August 05 , 2013
With the advent of the credit report era, reckless credit card users and loan borrowers have something new to worry about. Unless you have an impressive credit history you'd find it very difficult, close to impossible, to get new loan or credit card.
Understand how credit report and score are used
Any bank or other lender first scans credit report of a loan applicant to ascertain he'll make a safe customer. A safe customer for a lender is one who has neat credit repayment history in the past, apart from having enough repayment capacity. Credit reports are prepared by Credit Information Companies (CICs). All banks and lenders are required by RBI to register with at least 2 such CICs and supply them with credit information of their loan customers on a monthly basis. Credit Information Companies collate repayment information and prepare reports which can be bought and used by lenders in their loan approval mechanism.
Credit reports carry 'defaulter' status if you missed EMIs in the past. If you have been rejected by a lender for poor credit history you can ask them to share your credit report with you. Alternately you can buy your report from the concerned Credit Information Company yourself, for a small fee. Go through it to understand which aspects of it need to be improved. If in fact you are clear on all dues but the report shows otherwise it could be that your bank has not updated data with CICs. Meet them personally and get the matter sorted out and if there is any outstanding amount settle it amicably.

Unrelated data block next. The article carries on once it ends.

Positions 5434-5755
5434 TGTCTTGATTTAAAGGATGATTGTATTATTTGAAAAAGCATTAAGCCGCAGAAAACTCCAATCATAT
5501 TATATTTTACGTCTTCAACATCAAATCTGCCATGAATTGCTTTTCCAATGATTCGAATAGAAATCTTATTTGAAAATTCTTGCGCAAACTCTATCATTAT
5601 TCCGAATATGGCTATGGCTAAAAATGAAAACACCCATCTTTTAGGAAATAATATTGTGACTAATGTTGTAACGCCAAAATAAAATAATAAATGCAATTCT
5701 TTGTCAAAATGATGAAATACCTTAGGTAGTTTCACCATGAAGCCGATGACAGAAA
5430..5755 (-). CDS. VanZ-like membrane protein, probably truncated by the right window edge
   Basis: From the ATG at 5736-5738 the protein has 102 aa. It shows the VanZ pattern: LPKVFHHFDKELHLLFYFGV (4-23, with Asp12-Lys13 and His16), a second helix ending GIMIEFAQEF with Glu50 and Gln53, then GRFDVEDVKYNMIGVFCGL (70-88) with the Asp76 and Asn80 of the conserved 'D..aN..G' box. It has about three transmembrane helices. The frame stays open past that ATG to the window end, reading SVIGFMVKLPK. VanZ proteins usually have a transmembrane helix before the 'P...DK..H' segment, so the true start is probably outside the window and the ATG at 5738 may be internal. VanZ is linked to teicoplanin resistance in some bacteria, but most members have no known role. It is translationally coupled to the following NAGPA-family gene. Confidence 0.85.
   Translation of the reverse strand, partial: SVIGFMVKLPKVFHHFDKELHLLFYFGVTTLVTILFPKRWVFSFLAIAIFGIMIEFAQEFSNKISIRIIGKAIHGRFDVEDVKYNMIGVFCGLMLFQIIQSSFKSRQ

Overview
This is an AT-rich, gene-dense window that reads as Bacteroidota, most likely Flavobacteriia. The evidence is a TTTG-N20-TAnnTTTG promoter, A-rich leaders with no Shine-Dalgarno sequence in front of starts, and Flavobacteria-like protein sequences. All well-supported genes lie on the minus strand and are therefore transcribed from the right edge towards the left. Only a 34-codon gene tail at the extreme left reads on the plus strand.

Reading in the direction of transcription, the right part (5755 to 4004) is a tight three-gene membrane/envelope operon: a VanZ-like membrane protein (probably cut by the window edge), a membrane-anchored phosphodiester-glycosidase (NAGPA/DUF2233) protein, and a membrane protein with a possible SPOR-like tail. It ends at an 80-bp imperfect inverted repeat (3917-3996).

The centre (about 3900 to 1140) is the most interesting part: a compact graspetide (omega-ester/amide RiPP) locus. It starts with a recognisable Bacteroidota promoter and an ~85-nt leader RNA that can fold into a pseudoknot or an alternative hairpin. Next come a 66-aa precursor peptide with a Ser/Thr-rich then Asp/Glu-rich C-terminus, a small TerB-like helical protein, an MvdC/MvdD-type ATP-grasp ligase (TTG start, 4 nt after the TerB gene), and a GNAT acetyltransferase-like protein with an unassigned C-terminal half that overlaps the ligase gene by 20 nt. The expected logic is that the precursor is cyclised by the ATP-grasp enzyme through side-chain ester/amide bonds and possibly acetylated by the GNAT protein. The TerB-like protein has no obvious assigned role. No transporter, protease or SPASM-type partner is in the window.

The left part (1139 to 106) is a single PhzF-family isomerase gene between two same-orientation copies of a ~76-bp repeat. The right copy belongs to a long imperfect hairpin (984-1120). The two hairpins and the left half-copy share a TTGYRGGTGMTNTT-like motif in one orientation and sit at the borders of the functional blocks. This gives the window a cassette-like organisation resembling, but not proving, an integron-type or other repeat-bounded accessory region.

How to improve credit score
If you had indeed committed past credit sins, there is no shortcut other than improving your credit behaviour. Of course this will not happen overnight. You might have to keep a contingency fund in place so that a temporary job loss or illness does not disable your ability to service your debts.
To cut it short, follow these 2 plain steps diligently:
- Pay off pending EMIs or credit card dues at the earliest.
- Don't miss further EMIs at any cost. In case you are co-borrower for some loan, ensure the other borrowers also pay up on time. Further if you use credit cards don't close them; use very low credit and maintain minimum or nil balance. This builds positive credit.
Credit score not improved after clearing past dues?
After you have paid off your dues do not get desperate if you do not see scores improving immediately. Ideally the bank should report the change to CICs in 30 days but credit score would take longer to improve.Credit reports and scores do not just reflect present status. Remember, clearing what you missed is great, but that is just the start. You need to show that you can now be trusted with credit and will responsibly abide by your terms without default. This requires time to be tested.
Continue paying off debts on time or if you possess credit cards keep low balances. What better way to prove you've changed and are prudent with credit? Unused credit gives off the feel that you are financially secure and know to live within means. So keep the credit cards and give them this chance to record your positive credit behaviour.
If you come across unscrupulous advices like "take a personal loan so that you have a credit history and better chances of loan approval", "buy credit report at least 3-4 times a year" just scrap them. Personal loans and credit cards are the most expensive ways to borrow and should be avoided as much as possible. Unless you have had a messy past repayment track or your loan application has been rejected, there is no reason to be worried about your credit report.